Tuesday, March 20, 2012
Dear Neighbors and Friends
As you recall, the area around the former golf course as well as the golf course itself were added to the Community Redevelopment Area in 2009. The reason for this annexation was to legally allow the CRA to purchase and manage the golf course, and to pay the debt on the purchase through the use of any normal increases in property taxes generated by our area that would go to the CRA and not to the City general fund. The CRA is not a taxing body, but just gets the increase in taxes that occur because of increasing values.
And, though the owners of the golf course property are currently in litigation with the City, it is still the plan for the CRA to ultimately purchase and operate the golf course.
Now, Councilmember Chris Chulakes-Leetz, the representative for our District 4, is proposing removing the area from the CRA, so that the tax revenue can be captured by the general fund and spent throughout the City.
I am asking you to e-mail City Hall to oppose any effort to remove the area from the CRA. The CRA undertook the preservation effort at the request of the former City Council, and this City Council needs to understand the will of the people is to keep the area in the CRA and to keep the plan to acquire the land and operate a golf course on the site.
Please e-mail the City at Council@capecoral.net to ask that the area remain in the CRA, and to commend the CRA for the continued good work it is doing in making South Cape a better place for residents and visitors alike. Also, if your schedule permits, please attend the City Council Meeting on Monday, March 26th at 4:30 p.m. when this issue will be discussed to show your support for keeping the area in the CRA.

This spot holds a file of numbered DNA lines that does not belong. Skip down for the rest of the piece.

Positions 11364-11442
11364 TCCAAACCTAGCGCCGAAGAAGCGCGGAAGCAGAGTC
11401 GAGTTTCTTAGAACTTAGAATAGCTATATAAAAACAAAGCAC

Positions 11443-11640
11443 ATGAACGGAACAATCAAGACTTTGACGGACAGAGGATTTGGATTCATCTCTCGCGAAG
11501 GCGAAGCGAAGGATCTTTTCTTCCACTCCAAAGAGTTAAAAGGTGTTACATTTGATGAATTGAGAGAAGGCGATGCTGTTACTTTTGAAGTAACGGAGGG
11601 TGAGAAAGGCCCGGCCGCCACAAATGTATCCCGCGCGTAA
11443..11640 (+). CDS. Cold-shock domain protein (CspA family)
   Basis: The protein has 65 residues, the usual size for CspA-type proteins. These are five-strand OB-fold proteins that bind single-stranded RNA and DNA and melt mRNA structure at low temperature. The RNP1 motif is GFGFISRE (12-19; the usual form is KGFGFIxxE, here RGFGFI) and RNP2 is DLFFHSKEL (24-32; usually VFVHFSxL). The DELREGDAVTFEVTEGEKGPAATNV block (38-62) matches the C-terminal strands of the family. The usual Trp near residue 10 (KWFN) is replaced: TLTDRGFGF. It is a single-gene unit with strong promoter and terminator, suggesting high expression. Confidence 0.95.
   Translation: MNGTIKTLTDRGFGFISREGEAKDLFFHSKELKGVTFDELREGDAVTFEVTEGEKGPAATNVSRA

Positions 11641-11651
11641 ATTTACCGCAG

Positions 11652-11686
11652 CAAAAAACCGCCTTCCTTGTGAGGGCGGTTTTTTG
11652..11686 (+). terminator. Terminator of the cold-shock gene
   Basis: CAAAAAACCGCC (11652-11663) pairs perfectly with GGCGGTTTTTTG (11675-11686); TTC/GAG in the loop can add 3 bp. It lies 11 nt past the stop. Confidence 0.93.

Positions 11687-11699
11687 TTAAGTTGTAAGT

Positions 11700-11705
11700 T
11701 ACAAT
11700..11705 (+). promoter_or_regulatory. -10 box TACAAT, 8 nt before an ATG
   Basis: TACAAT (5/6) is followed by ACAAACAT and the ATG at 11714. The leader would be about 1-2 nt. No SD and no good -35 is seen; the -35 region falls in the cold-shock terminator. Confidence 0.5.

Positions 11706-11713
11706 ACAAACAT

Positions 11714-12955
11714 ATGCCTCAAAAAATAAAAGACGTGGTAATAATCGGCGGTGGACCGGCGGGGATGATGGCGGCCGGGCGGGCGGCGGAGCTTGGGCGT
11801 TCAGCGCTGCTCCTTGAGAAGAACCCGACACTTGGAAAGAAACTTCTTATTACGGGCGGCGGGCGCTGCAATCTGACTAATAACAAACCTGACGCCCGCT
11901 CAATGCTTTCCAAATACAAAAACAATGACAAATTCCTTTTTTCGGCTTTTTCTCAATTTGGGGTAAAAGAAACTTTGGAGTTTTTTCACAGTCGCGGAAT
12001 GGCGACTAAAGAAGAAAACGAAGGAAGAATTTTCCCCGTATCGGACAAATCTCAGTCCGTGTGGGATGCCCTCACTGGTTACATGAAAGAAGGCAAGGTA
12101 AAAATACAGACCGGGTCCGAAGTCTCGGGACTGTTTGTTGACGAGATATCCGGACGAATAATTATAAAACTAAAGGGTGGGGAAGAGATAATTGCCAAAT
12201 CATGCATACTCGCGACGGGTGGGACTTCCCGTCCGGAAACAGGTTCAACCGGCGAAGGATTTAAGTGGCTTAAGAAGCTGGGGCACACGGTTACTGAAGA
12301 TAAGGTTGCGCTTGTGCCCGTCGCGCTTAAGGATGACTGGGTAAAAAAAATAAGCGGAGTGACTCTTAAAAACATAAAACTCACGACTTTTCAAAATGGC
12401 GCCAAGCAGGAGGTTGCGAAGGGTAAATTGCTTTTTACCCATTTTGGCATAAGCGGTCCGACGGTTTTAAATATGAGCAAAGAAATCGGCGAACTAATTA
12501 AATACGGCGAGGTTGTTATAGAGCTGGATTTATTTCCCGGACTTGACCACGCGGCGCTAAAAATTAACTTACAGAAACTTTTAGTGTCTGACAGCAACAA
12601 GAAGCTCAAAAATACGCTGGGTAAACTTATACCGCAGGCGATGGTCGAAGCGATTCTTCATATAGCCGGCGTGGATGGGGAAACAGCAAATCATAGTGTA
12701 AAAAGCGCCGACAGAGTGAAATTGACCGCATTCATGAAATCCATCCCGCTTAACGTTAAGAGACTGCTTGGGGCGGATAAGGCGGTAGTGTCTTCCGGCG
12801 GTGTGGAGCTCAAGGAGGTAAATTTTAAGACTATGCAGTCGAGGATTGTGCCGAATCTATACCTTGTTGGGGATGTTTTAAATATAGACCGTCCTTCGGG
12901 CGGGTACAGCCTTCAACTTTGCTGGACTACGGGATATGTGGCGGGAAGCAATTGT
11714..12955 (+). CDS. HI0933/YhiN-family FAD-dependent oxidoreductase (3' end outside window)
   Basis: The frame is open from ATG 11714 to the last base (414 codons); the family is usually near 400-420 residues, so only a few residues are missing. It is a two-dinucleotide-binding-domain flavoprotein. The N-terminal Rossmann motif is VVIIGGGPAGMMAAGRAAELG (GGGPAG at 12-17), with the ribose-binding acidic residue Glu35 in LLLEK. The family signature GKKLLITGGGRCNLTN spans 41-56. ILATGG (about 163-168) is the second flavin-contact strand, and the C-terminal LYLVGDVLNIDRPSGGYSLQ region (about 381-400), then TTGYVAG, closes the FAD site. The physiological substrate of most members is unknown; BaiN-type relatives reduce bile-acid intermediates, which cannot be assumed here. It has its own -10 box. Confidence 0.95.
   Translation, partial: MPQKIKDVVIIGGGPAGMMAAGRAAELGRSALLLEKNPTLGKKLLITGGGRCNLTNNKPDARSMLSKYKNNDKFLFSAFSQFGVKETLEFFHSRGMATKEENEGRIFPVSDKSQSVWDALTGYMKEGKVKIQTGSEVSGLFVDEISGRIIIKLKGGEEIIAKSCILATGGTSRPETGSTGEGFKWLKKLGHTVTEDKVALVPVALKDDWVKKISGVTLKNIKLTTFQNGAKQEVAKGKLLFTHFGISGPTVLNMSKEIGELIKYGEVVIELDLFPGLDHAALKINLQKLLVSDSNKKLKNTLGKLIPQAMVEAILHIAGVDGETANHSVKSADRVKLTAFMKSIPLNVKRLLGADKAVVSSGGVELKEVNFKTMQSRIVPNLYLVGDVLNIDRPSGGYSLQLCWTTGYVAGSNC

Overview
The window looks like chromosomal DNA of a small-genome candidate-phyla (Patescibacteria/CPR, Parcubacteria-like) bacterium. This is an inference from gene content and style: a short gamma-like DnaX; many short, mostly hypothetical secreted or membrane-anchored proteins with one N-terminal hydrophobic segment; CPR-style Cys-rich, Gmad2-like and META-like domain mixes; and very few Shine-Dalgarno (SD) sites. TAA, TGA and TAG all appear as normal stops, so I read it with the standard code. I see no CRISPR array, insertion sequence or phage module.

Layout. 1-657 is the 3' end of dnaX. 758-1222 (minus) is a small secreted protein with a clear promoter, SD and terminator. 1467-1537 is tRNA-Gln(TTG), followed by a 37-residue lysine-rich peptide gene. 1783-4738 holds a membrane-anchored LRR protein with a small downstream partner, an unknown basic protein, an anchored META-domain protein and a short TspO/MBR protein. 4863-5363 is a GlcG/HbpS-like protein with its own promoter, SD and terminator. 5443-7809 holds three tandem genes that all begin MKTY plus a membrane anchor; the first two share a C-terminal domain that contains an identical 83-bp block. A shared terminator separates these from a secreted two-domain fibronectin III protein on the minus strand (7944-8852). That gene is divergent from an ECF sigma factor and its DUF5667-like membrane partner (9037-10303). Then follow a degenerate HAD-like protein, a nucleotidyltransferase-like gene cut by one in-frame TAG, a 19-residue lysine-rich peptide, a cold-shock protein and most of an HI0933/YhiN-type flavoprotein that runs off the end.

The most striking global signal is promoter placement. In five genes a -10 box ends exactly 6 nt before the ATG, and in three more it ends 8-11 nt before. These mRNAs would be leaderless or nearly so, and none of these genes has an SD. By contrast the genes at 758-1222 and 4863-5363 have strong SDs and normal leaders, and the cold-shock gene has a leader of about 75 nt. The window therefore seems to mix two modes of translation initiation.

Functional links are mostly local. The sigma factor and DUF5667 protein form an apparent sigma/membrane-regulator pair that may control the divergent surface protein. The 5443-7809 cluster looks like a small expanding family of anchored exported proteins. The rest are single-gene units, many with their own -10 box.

Feel free to copy, paste and share letter this with your friends and neighbors.
Don Ruane News Press firstname.lastname@example.org
Redevelopment agency's powers to be subject of public hearing on Monday.A struggle over control of the Cape Coral Community Redevelopment Agency’s power and money is headed to a public hearing March 26.
At issue is whether the City Council should run the agency or a volunteer board appointed by the council. Councilman Chris Chulakes-Leetz is sponsoring an ordinance that would shift the power to the council. He asked for comments from residents before the public hearing, which starts at 4:30 p.m. Monday.
Shrinking the size of the CRA and giving the council power to approve large purchases or spending by the CRA are possible points to consider for a compromise, Chulakes-Leetz said during a workshop discussion Monday.
“It’s not my desire to slash and burn a dedicated group of individuals,” Chulakes-Leetz said. “We don’t have to kill the whole board. If we do this right, we can have some improved checks and balances.”
Complaints from residents about how the CRA spends its money and what it has accomplished prompted him to sponsor the ordinance, Chulakes-Leetz said.
The councilman said he’d like to take the area surrounding the 175-acre The Golf Club out of the CRA. It hasn’t produced any money or projects for the CRA since it was added in 2009, because of the decline in taxable property values. A portion of the property taxes from the city and Lee County help fund the CRA.
The council has to decide whether the city wants the taxes generated from the golf course area once real estate values rebound, Mayor John Sullivan said.
“The rasslin’ match is going be whether we want to spend the money or leave it up to the CRA,” Sullivan said.
The CRA is controlled by a seven-member board of volunteers appointed by the council.
“We don’t haphazardly make these decisions,” said CRA board Chairman Rich Greer, who noted that members have a combined 250 years of business experience.
“All the feedback I’ve been getting is you guys are being linked to the failures of the past,” Councilman Kevin McGrail said.
“They spend nothing more than what authorized to spend in their bylaws and statutes,” said Councilman Marty McClain, who is the council’s liaison to the CRA. He said he doesn’t know where the council will find the time to run the CRA, too
Greer said he was happy that the workshop remained a discussion and did not become adversarial.
“I want to build bridges. I don’t want to build walls,” Greer said. The council and the CRA are working better together than ever, he said
The CRA will improve its communication with council, Greer said. Better communication could have avoided the current situation, he added.